MeitY to discuss new cybersecurity rules with VPN firms on Friday


The Ministry of Electronics and Information Technology (MeitY) has invited stakeholders including virtual private network (VPN) companies, tech policy groups, legal experts, and other cybersecurity experts for a consultation on Friday to discuss various aspects of the Indian Computer Emergency Response Team’s (Cert-In) latest guidelines on cybersecurity, sources told ET.

The consultation is likely to be chaired by Minister of State for Electronics and Information Technology Rajeev Chandrasekhar. It has been planned by the IT ministry in response to a joint letter sent by tech policy groups such as The Dialogue, AccessNow, Internet Freedom Foundation, SFLC.in, BSA India and others.

The meeting comes just days after two VPN companies, Surfshark and
ExpressVPN, decided to stop their services in India after the government asked them to store the logs of clients, along with details such as name, address and the purpose for which the VPN service was used.

“It is a high-level meeting in which policy heads from various companies will also be present. There will be discussions primarily on the Cert-In directives which were issued on April 28, and whether it has had an adverse impact on the startup ecosystem yet. We also expect senior officials from other ministries to be present,” a source said.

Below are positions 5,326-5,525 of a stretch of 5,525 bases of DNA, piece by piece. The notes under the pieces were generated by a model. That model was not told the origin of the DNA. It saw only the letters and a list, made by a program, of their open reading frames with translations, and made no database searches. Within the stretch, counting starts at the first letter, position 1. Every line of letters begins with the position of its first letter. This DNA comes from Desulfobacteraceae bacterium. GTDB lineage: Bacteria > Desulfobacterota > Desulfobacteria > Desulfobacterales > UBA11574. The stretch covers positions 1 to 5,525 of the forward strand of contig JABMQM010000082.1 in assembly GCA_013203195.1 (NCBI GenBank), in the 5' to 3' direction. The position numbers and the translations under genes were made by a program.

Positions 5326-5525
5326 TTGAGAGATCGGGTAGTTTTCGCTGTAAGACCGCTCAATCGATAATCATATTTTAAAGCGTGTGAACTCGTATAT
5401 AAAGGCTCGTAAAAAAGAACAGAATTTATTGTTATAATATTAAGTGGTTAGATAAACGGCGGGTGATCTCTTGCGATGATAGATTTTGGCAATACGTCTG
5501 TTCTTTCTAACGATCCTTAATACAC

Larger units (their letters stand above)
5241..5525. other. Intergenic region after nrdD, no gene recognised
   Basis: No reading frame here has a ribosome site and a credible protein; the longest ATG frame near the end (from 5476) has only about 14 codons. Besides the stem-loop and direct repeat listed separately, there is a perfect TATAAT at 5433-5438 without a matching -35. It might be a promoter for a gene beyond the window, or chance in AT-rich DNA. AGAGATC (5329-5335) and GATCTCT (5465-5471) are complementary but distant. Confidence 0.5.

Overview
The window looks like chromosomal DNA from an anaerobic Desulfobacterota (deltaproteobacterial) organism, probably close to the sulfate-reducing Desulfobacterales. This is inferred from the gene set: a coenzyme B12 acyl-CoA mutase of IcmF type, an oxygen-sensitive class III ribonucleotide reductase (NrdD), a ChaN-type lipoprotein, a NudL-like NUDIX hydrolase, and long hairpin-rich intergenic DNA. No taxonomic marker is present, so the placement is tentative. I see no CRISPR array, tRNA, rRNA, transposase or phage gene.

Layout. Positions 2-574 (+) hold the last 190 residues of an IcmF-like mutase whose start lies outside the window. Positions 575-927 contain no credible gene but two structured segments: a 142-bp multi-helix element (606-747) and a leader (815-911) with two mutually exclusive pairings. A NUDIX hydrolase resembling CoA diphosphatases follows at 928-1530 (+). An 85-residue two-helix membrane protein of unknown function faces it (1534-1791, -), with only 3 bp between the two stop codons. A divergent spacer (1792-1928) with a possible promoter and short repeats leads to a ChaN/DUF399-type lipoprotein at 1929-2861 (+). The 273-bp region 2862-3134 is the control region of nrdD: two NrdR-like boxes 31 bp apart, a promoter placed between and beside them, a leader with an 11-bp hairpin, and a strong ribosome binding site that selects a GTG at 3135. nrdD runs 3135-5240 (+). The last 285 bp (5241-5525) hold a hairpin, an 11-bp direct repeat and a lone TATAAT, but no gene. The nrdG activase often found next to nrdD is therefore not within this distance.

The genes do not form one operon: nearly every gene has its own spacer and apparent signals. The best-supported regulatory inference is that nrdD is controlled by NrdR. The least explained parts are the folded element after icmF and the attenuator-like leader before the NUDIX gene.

Surfshark had said that it “proudly operates” under a strict ‘no logs’ policy and that since the Cert-In’s directions “go against the core ethos of the company”, it would shut down its physical servers in India before the new law comes into effect.

Apart from VPN companies, tech policy groups and cybersecurity, as well as legal experts, have also pushed back against the new directives.

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In various letters to the IT ministry as well as to Cert-In director general Sanjay Bahl, tech policy groups and cybersecurity experts have said that reporting a cybersecurity incident within six hours from being aware of it and a lack of clarity on what constitutes a severe or a large-scale incident could potentially “undermine incident investigation and response, including the deployment of defensive measures”.

Business advocacy groups such as the US-India Business Council, the Cybersecurity Coalition, US Chamber of Commerce, and the Bank Policy Institute have also written to the IT ministry claiming that rules such as retaining customer details for five years by VPN providers would “put people’s privacy at risk”.

The government has so far, despite the pushback from the industry and the two VPN companies logging out of India, remained firm on its stance. Chandrasekhar had, while releasing a set of frequently asked questions on the new guidelines, said that companies which did not wish to adhere to the Cert In guidelines, were free to leave India.

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